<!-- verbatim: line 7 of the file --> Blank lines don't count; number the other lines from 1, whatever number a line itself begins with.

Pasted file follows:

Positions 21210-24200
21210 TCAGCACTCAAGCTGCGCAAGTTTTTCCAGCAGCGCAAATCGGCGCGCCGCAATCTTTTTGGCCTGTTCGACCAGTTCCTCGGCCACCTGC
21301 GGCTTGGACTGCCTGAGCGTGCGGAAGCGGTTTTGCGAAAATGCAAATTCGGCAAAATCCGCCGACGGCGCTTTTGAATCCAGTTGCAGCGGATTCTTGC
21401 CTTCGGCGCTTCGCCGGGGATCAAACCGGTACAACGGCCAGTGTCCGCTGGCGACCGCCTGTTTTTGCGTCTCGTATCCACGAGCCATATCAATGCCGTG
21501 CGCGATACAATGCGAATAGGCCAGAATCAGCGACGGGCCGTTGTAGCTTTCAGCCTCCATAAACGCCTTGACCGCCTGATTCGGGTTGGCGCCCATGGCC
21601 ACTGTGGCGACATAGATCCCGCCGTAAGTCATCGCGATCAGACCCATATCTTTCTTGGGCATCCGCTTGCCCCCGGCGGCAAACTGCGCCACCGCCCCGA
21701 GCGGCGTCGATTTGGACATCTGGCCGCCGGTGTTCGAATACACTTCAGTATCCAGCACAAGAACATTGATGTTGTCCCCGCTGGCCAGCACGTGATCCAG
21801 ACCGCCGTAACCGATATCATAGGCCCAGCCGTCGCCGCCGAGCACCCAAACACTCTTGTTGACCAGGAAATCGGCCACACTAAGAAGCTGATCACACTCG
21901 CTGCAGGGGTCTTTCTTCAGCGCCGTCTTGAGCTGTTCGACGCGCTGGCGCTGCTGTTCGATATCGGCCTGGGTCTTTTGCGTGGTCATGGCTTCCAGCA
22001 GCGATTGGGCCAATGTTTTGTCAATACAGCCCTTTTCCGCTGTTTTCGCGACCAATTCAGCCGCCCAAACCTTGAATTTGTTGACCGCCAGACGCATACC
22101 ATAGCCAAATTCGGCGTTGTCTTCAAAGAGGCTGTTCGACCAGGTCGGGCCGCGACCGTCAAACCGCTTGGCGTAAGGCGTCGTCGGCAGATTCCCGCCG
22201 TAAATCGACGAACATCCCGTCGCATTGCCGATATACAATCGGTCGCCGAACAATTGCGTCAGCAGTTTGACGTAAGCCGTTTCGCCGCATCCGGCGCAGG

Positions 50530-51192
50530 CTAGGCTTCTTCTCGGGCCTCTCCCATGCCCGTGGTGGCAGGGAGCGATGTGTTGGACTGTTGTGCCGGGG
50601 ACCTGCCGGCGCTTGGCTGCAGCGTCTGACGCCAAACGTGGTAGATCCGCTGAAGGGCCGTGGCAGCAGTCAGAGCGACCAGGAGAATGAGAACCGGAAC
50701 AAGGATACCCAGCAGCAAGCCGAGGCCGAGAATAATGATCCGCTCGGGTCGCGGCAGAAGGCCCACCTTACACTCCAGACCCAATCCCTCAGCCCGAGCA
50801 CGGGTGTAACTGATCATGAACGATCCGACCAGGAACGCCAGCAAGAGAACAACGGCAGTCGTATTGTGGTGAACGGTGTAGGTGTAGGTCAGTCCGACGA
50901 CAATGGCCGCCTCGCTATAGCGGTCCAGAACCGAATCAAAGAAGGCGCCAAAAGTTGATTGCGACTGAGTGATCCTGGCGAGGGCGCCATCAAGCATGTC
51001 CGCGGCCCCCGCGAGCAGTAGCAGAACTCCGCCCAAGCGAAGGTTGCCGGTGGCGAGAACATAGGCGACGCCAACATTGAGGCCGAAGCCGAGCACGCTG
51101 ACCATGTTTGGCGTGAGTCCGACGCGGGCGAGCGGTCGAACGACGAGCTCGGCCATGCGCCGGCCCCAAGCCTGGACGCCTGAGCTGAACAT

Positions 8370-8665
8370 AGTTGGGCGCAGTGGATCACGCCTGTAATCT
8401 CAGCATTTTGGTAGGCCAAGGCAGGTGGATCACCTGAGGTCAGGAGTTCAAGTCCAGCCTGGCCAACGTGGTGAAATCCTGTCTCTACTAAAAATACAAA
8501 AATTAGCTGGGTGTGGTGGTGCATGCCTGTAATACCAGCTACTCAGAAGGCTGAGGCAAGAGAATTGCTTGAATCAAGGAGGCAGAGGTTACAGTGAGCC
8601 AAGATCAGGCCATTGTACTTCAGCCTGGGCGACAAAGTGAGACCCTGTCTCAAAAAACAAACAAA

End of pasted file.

21701 GCGGCGTCGATTTGGACATCTGGCCGCCGGTGTTCGAATACACTTCAGTATCCAGCACAAGAACATTGATGTTGTCCCCGCTGGCCAGCACGTGATCCAG